A few years ago, I was merrily emailing a friend when I noticed something strange. An ad on the righthand column of my Gmail account matched what I was emailing about. What a coincidence! I (naively) thought. Here I am talking about taking a vacation and suddenly I get an ad for vacations. But then it got stranger. I mentioned the idea of getting a dog and suddenly an ad for dog grooming services popped up. Soon, I was fascinated. I began typing in any old thing and watching as the ads matched what I typed. That's when I realized: Google was watching. Dahdundun!
But Google doesn't stop there. It also stores up information about what types of sites you visit and then shows you ads that are "personalized" from your Internet history.
You can opt-out of being tracked. Supposedly. Only Google managed to find some kind of loophole in the opt-out process and went ahead and tracked users anyway -- even if they'd made it per-fect-ly clear they didn't want to be tracked. But this is the company that gives you the app that lets your boss stalk you, so what can you expect, really.
Google has now been fined $22.5 million by the FTC for its sneaky ways. However, Google is worth $200 billion. This is like Donald Trump being fined five cents for being a blowhard.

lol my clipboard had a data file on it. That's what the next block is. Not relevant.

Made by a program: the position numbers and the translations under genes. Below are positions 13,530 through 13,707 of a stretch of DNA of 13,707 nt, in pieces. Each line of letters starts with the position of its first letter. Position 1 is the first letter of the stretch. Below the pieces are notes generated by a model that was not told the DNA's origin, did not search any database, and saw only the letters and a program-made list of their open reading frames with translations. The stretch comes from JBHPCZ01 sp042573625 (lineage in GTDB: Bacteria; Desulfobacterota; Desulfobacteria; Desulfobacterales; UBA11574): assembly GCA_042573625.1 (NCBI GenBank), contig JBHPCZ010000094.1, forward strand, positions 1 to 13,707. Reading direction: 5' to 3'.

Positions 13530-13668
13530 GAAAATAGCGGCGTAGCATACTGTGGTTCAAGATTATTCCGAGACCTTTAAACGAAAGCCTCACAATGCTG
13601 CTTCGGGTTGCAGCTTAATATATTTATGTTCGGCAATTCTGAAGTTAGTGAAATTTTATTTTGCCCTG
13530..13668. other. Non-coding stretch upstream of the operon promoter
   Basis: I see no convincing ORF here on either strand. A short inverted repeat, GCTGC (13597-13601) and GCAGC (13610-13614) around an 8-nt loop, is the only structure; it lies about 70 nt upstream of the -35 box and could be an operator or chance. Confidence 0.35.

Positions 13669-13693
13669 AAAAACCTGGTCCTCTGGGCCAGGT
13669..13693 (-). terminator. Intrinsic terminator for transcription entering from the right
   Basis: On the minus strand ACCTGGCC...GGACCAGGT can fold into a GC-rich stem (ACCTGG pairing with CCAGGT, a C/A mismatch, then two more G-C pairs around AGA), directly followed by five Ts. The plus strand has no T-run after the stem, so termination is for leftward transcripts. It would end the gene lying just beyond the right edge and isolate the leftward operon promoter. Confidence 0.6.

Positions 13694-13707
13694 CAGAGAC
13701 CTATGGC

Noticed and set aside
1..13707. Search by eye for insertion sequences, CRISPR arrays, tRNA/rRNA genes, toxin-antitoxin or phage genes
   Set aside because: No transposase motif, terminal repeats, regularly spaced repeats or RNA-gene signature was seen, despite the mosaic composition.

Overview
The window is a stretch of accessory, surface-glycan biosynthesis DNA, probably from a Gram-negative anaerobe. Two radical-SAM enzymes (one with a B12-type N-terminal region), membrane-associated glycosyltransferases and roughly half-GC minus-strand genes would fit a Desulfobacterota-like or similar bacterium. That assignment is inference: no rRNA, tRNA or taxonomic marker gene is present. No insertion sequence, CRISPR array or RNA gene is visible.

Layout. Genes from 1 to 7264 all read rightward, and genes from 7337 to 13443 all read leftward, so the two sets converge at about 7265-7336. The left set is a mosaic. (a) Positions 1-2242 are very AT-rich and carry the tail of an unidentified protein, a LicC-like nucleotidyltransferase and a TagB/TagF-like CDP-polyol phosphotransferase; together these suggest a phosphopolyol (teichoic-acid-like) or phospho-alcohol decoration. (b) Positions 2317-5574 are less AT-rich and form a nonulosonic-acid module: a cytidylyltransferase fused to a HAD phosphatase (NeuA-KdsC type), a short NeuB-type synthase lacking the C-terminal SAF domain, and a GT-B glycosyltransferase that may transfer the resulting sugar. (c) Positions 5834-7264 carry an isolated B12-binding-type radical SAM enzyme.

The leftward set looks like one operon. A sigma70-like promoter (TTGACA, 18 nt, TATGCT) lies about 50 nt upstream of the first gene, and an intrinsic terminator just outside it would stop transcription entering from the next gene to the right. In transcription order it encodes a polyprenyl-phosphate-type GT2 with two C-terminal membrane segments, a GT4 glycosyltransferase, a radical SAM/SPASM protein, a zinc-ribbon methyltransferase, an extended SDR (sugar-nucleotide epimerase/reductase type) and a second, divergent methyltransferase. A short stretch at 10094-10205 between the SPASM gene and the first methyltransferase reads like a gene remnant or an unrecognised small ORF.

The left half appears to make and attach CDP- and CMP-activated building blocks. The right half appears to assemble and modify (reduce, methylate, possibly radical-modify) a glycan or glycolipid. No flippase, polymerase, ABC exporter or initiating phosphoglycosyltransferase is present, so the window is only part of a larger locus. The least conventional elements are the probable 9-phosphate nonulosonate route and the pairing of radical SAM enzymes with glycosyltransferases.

Some people may be fine with being tracked. This does personalize your ads so that you may find stuff you want to buy and not be bombarded with useless ads you have no interest in. But maybe you're the type who just happens to like your privacy. Maybe you don't want spammers and identity thieves finding you. Maybe you don't want a bunch of big companies knowing where you surf and what you buy and doing who knows what with that information.
As someone who has been writing for online publications for years, I've pretty much given up the idea of any kind of online privacy whatsoever. But the rest of you still have a chance. One way to protect your privacy is to sign up for a service like Anonymizer that lets you surf the web under the radar. Go on and save yourselves!
Do you worry about being tracked online?
Image via E-StrategyBlog.com/Flickr